It’s hard to see how his plan was any more convenient.

We all have times when we’re feeling too lazy, tired, or busy to handle things in the 100-percent optimum way. There are only so many hours in the day, after all, and it’s understandable that eventually everyone will be faced with the temptation to cut a corner or two.

At those times, though, there are two questions you should ask yourself. First, by avoiding what you should be doing now, are you actually going to end up creating more work for yourself in the future? And second, is the way by which you’re thinking of cutting the corner really, really gross?

Those were apparently both questions that a 50-year-old resident of Nagoya didn’t consider thoroughly enough. In February the man, who lives and works in the city’s Midori Ward, was caught dumping more than 30 plastic bottles of urine in the trash at his workplace. How did he get so many bottles of urine? By filling them up himself, with his own pee, at home.

When questioned by investigators, the man admitted “There is no mistake that I threw away plastic bottles filled with my own urine,” and when asked for his motive, said “It was a hassle to go to the shared bathroom in my dormitory.”

Reports don’t specify the exact size of the bottles, but do mention that they were made of PET (polyethylene terephthalate), the standard material for beverage bottles in Japan. Most drink bottles in Japan are either 350 or 500 milliliters (11.8 or 16.9 ounces), so if we split the difference at 425 milliliters, and conservatively estimate “more than 30” plastic bottles at 32 containers, that works out to 13.6 liters of urine, and with urine being roughly the same weight as water, those 13.6 liters of pee would weigh around 13.6 kilograms (30 pounds), which is a lot to lug with you to work. In addition, with the average amount of urine produced per pee-session for an adult male being around 300 milliliters, the man would have had to pee into bottles roughly four dozen times.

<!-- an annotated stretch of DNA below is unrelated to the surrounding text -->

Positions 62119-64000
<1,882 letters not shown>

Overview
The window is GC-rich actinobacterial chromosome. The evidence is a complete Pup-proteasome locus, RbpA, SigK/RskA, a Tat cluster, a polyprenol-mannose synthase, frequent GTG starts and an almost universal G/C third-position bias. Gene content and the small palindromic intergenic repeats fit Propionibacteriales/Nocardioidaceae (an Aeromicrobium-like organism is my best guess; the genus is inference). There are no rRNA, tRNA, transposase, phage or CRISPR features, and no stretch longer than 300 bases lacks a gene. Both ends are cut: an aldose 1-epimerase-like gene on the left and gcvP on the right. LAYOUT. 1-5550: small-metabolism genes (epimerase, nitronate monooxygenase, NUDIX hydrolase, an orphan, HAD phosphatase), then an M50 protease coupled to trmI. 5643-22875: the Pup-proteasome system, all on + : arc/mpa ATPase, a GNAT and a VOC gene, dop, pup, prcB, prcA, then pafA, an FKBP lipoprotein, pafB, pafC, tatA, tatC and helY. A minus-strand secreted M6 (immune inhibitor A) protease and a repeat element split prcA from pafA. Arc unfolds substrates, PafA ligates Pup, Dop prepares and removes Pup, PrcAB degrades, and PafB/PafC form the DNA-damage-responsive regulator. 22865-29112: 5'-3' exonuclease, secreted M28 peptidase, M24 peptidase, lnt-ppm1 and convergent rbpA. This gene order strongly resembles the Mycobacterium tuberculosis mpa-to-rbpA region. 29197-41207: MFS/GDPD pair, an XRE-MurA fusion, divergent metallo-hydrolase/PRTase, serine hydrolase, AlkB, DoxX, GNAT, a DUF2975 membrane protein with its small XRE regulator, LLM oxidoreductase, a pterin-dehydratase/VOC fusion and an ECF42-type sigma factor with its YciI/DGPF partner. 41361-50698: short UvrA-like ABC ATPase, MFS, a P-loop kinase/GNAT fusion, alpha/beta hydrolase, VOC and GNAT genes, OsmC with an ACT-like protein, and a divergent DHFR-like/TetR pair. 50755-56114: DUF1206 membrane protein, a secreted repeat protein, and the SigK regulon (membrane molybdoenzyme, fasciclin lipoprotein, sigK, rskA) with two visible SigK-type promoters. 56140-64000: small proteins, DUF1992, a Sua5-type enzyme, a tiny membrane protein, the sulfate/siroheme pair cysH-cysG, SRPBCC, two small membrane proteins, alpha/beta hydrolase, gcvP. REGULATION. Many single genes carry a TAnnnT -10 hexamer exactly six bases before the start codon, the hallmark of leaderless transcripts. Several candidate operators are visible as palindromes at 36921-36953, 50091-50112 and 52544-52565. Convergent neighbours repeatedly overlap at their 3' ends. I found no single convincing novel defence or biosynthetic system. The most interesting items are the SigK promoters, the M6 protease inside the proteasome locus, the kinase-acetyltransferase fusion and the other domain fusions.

It’s unclear whether the man brought all the pee bottles to work in one batch, or transported them in a series of smaller hauls. Either way, though, after crunching the above numbers, it’s hard to see how it was any less hassle than using his dormitory’s bathroom, and now faces charges for violating Japan’s Waste Disposal Law.

Source: TBS News Dig via Hachima Kiko
Top image: Pakutaso
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